Whether it’s remembering the warmer days earlier this semester or the fun students had when the Bookmobile visited, the first part of the 2019-2020 school year is in the books. Hoping everyone is having a wonderful break! See you in 2020!
Our second year of wrestling is underway. Athletes participated in their first wrestling tournament of the season on December 1st at North Gwinnett High School. We had two 2nd place finishers and one 3rd place. Way to go TLC Bears!
Second grade created stepping stones for the class garden area using recycled glass in the stones. The students were partnered up to work collaboratively on designing and creating their stepping stones.
The stepping stones were put on display during ARTrageous and will be put in the second grade garden plot in the front of the school.
Second grade completed a cross curricular Thanksgiving lapbook project where students learned all about the history of Thanksgiving through reading, writing, research and collaboration.
As part of the project, students were partnered up and given instruction on how to work collaboratively and how to have constructive conversations.
Next the students were taught how to conduct research on laptops and how to take notes.
Lastly, the children worked closely with their partners to complete their Thanksgiving lapbook projects and presented them to the class, taking questions from classmates and giving feedback.
Each fall our 8th graders go on a school camping trip. This go around, students traveled to Camp Kanuga in Hendersonville, NC from September 23-25th.
Activities were supervised by Camp Kanuga staff and included ecology lessons, canoeing, high ropes and climbing courses. There was also a night hike, Appalachian culture activities and campfires.
On November 8, 2019, our school hosted our fourth annual art celebration and fundraising event — ARTrageous 2019.
Art was celebrated in all forms from food, dancing, live music, written and spoken word, to gallery art and a live drama performance from our very own TLC GrowZone Players.
The TLC GrowZone Players always steal the show and give audiences a great preview of the spectacular performances you’ll see at our annual Spring Musical. This year’s performance was a spin on a old time radio show called The Thin Man.
Thank you to everyone that came out and supported the arts at TLC!
The National Center for Safe Routes to School is the coordinating organization for Walk to School Day held every October and Bike to School Day held each May. These events are used to encourage families to celebrate the benefits of walking and biking and to increase local leader commitment and visibility for traffic safety and community quality of life.
However, staff at the charter school opted to take this program farther than just a one day event each semester. Instead, they instituted a daily walking program for all students in kindergarten through eighth grade.
Head of school, Ryan Bender, said “We want to promote a healthy and active lifestyle for students, staff and parents.” He added that starting each day with exercise is a great way to stimulate the brain and get it prepared to learn during school. Also, by offering incentives to participate in the morning walk, the school has seen a reduction in the number of students arriving tardy to class each day.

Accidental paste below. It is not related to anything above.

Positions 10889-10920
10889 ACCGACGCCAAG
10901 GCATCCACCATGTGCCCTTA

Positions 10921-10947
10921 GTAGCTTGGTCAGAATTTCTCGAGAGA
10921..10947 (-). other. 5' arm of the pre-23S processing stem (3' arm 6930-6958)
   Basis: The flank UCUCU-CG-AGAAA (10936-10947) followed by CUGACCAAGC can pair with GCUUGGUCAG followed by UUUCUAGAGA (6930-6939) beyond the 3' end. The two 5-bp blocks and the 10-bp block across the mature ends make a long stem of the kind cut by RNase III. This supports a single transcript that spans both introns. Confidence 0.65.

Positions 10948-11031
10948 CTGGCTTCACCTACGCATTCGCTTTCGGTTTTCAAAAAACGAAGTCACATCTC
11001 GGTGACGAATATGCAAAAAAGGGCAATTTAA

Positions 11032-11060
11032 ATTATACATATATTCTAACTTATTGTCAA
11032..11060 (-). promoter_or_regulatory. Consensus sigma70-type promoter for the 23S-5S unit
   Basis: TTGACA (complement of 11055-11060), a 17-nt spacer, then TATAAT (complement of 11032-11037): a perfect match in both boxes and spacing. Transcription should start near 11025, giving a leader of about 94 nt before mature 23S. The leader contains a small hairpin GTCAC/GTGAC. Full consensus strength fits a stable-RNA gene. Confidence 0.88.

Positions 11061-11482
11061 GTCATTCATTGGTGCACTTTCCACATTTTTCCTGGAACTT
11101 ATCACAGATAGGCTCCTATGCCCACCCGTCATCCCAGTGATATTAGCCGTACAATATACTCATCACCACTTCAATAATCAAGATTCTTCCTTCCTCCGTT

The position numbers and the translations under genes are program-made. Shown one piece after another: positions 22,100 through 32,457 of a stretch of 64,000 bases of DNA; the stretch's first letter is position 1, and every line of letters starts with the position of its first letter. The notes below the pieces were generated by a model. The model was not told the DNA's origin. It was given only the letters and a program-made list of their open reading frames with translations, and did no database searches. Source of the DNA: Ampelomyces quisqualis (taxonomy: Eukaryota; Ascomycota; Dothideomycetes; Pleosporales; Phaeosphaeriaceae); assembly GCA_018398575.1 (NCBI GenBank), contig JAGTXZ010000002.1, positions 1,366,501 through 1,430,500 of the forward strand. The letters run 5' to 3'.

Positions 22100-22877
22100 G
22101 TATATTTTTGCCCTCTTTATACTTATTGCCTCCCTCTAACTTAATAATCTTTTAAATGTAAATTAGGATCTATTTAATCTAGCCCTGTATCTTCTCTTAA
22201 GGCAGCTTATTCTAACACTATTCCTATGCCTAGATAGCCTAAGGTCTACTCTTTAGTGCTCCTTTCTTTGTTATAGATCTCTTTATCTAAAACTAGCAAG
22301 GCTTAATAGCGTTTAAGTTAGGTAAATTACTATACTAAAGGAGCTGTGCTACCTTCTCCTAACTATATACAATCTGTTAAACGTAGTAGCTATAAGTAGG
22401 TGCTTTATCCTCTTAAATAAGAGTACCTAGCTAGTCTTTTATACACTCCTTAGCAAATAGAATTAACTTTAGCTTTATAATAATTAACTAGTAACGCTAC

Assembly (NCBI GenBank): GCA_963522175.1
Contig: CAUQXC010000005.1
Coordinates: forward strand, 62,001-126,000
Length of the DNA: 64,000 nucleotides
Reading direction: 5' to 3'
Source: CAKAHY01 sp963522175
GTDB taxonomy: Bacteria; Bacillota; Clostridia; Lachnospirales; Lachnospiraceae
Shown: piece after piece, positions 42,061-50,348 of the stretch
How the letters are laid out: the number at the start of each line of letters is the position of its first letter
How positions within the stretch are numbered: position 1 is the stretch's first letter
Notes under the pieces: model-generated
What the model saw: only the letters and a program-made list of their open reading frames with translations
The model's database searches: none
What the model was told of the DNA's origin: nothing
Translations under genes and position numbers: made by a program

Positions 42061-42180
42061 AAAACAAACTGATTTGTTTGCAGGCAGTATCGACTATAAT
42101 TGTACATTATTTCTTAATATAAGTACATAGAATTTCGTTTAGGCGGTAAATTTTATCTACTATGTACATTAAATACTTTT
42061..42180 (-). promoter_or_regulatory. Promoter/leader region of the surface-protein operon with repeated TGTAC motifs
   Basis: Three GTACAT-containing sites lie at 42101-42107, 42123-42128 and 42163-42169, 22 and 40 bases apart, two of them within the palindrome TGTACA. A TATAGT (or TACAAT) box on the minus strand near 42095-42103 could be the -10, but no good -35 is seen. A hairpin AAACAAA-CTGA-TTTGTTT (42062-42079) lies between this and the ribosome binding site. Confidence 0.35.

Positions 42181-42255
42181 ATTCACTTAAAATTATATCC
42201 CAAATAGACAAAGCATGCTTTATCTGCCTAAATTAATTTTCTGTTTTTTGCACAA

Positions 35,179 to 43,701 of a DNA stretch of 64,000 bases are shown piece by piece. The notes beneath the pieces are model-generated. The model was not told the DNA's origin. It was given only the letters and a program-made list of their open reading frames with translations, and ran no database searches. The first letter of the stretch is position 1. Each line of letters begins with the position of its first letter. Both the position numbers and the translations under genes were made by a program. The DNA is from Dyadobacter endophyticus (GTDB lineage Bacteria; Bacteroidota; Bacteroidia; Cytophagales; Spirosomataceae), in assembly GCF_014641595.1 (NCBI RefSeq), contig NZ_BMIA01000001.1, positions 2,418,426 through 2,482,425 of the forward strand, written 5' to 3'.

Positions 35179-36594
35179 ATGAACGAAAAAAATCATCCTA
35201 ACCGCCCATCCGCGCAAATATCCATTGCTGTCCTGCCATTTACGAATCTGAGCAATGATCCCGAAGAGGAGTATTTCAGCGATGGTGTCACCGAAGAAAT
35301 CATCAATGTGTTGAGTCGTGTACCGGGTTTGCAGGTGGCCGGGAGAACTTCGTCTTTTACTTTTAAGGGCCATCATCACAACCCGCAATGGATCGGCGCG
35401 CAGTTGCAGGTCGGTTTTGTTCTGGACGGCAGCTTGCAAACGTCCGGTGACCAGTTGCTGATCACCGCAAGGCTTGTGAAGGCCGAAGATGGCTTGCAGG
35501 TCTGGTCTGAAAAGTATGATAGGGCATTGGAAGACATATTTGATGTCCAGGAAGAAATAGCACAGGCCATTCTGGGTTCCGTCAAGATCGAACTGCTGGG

Each morning students walk. If the weather is good, students walk a safe path on campus. If it is raining or below 35 degrees, students complete their walk in the Gymnatorium.
“The first year of our walking program was a success in the way of fitness, attendance, class attentiveness and team building and we are thrilled to be continuing the daily walking program for a second year,” said Bender.
Want to know more about our daily walking program or about the emphasis on physical activity at our school? Fill out the form and we’ll get back to you.
Building boats and racing them down the creek was the order of the day on October 29th for fifth grade students at The Learning Center Charter School. That’s because field educators from Muddy Sneakers took the class on an expedition to Fires Creek to learn about force and motion.
The Muddy Sneakers program exists to enrich the standard course of study through experiential education in an outdoor setting where students connect with the land, become more active, and gain self-confidence while improving science aptitude. Muddy Sneakers began as a pilot program in the spring of 2007 with Brevard and Pisgah Forest Elementary Schools in Transylvania County and has grown each year to now serve 36 schools across 12 counties and 13 school districts in the Carolinas.
While at Fires Creek, students had to construct a boat and see how fast it could travel in the creek in 11 seconds. Students made a hypothesis, tested their boats, made adjustments and then tested them again. They also investigated how a pulley system works by trying to find the best way to get a rope over a tree limb to lift a weighted backpack off the ground.
Fifth grade science teacher at the school, Gina Stafford, said, “The students loved the trip not just because it was fun, but because they were divided into small groups and were really able to focus on what the instructors were teaching. I loved seeing the kids so involved with the activities and enjoying the outdoors. They really did get muddy sneakers!”
Want to know more about our approach to education and the emphasis we put on be outside? Fill out the form below and we’ll contact you!
What does a third grade teacher at The Learning Center Charter School do when she senses a restless class?
She takes them to the Outdoor Learning Center for a giant leaf playing session of course!